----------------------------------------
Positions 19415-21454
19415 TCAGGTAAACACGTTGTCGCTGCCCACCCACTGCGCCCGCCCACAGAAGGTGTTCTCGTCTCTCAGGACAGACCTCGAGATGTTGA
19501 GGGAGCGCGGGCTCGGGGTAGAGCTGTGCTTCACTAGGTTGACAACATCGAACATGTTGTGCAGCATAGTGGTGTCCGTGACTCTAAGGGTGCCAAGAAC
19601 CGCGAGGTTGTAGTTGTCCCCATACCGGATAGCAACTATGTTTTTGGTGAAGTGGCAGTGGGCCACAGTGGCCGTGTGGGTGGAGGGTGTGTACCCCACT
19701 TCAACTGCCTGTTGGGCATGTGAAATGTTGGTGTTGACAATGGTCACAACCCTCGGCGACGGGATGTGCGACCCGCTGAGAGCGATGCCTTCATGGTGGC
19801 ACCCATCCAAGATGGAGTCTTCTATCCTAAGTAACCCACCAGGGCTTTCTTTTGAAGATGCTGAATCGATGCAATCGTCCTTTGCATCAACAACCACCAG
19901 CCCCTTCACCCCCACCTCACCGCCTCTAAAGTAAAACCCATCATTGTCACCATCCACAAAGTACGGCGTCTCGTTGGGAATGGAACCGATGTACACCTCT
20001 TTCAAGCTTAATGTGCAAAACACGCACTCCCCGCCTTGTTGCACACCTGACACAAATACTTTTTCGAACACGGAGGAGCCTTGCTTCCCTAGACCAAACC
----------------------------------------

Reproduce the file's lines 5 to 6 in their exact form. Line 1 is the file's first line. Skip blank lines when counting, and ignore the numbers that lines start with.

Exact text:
19701 TCAACTGCCTGTTGGGCATGTGAAATGTTGGTGTTGACAATGGTCACAACCCTCGGCGACGGGATGTGCGACCCGCTGAGAGCGATGCCTTCATGGTGGC
19801 ACCCATCCAAGATGGAGTCTTCTATCCTAAGTAACCCACCAGGGCTTTCTTTTGAAGATGCTGAATCGATGCAATCGTCCTTTGCATCAACAACCACCAG